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J Biol Chem. 1991 Jan 25;266(3):1584-90.

Mutational analysis of the transin (rat stromelysin) autoinhibitor region demonstrates a role for residues surrounding the "cysteine switch".

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  • 1Institute of Cancer and Developmental Biology, Syntex Research, Palo Alto, California 94304.

Abstract

The family of mammalian extracellular matrix metalloproteases (MMPs) are secreted by cells in an inactive (latent) proenzyme form. A highly conserved amino acid sequence, PRCGVPDV, is found near the COOH-terminal end of the pro-domain of these MMPs and believed to act as an "autoinhibitor." Recent studies (Springman, E. B., Angleton, E. L., Birkedal-Hansen, H., and Wart, H. E. V. (1990) Proc. Natl. Acad. Sci. U. S. A. 87, 364-368) indicate the Cys of this sequence ligands to the active-site zinc keeping the proenzyme in an inactive state, and mutational analysis (Sanchez-Lopez, R., Nicholson, R., Gesnel, M. C., Matrisian, L. M., and Breathnach, R. (1988) J. Biol. Chem. 263, 11892-11899) suggests that the conserved residues surrounding this Cys are required for latency. We have constructed 16 new site-directed mutations of the PRCGVPDV autoinhibitor region of the MMP transin (rat stromelysin) and tested whether these mutant enzymes are produced in a latent or activated form. We find that the conserved Arg as well as the Cys are essential for maintaining latency. The Cys cannot be replaced by other zinc-liganding amino acids, and the Arg cannot be replaced by Lys. Residues immediately surrounding the Cys are sensitive to even conservative amino acid substitutions. We show that a synthetic peptide PRCGVPDV is capable of acting as a weak inhibitor of transin and that replacement of the Cys with a Ser abolishes inhibition by the peptide. A review of the current knowledge of MMP substrate specificity in combination with these new results suggests that the PRCGVPDV sequence does not inhibit activity by mimicking the known substrates of the protease.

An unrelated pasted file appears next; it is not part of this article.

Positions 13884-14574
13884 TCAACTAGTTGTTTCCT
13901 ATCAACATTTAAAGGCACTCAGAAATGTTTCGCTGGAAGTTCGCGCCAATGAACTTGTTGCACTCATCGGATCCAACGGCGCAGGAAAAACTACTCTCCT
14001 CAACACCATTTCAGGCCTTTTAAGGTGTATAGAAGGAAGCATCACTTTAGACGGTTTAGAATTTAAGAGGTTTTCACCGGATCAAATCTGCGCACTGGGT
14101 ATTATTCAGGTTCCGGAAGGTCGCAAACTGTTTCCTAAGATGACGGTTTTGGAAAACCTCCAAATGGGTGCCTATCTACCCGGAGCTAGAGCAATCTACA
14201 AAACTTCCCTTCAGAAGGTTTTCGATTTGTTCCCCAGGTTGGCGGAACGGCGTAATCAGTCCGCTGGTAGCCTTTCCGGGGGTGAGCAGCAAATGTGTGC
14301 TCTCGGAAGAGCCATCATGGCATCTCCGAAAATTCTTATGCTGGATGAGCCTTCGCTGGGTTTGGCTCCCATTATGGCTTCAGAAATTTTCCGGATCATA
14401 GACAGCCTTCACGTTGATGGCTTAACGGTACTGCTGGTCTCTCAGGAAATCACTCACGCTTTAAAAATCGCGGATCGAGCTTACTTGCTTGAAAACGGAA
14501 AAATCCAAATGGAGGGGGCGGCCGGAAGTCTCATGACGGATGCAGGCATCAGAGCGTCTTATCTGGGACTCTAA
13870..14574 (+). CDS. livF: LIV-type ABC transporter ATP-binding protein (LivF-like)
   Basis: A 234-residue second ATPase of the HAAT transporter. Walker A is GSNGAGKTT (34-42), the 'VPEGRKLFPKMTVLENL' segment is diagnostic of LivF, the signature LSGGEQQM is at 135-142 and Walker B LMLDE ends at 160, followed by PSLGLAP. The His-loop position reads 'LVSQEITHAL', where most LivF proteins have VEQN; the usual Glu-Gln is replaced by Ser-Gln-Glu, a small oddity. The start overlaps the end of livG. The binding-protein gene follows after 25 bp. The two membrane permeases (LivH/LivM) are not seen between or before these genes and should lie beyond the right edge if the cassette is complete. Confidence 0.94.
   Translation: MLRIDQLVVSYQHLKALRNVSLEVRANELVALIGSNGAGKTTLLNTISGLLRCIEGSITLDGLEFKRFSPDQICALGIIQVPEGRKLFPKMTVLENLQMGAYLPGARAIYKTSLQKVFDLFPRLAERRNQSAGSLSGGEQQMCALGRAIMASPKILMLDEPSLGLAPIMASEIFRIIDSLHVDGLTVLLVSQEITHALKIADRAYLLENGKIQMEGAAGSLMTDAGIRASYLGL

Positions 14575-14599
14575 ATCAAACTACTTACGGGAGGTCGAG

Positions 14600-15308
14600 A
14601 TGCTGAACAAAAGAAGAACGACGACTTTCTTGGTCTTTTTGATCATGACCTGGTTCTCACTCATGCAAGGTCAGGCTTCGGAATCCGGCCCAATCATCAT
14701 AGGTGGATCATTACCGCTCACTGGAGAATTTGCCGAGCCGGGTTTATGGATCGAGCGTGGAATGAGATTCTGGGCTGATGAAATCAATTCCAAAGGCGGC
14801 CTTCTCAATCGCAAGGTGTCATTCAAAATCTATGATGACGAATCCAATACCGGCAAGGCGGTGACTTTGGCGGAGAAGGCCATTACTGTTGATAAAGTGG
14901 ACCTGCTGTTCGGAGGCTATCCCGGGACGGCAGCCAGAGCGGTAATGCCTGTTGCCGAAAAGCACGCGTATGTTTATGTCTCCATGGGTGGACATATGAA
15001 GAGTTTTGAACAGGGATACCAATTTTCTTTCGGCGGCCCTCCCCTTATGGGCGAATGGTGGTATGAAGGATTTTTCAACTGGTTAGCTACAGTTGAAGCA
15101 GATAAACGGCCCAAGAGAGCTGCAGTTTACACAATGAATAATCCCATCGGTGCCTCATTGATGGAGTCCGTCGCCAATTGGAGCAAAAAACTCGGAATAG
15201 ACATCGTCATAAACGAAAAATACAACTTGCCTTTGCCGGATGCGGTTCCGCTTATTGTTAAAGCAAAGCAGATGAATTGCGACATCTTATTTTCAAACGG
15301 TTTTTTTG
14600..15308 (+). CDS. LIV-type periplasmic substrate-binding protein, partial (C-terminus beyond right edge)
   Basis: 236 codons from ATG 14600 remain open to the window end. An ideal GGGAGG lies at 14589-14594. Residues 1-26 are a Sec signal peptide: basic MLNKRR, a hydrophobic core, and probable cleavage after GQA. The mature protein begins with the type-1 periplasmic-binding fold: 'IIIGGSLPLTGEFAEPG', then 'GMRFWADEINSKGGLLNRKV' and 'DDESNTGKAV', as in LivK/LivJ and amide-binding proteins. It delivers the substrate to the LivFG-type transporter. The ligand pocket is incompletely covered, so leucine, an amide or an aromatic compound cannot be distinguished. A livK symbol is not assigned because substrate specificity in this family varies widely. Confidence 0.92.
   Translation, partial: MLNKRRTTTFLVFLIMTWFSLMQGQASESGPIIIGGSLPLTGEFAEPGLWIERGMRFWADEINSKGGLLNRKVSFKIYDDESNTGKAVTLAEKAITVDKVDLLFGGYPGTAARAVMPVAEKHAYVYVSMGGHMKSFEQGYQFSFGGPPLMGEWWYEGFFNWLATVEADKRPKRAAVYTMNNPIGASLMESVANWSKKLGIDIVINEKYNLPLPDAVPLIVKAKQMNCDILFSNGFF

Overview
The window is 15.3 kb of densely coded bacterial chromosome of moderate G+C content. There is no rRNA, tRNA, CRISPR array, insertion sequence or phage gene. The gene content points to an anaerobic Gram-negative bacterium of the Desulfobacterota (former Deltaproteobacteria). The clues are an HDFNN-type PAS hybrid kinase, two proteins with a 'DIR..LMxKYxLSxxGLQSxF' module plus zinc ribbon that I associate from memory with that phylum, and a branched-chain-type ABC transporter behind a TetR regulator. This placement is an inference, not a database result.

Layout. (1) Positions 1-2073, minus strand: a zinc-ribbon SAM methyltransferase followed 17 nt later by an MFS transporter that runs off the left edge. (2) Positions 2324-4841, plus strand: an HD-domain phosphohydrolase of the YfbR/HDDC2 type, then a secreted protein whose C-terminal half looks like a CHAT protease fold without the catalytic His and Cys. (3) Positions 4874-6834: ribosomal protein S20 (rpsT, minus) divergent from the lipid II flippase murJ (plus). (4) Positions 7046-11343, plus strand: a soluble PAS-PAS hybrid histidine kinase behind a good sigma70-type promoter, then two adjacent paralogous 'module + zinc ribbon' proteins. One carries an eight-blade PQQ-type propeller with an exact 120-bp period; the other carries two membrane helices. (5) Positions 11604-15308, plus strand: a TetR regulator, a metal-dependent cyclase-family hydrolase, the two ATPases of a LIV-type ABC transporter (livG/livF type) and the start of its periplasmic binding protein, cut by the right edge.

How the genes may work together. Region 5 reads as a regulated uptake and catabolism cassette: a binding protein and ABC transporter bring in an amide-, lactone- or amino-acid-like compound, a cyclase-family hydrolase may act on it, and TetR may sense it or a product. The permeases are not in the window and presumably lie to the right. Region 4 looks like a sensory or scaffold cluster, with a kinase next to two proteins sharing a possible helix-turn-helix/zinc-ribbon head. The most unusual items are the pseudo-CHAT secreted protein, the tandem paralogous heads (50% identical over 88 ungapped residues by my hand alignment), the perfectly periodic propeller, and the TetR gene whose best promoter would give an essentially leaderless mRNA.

PMID:
1988438
[PubMed - indexed for MEDLINE]
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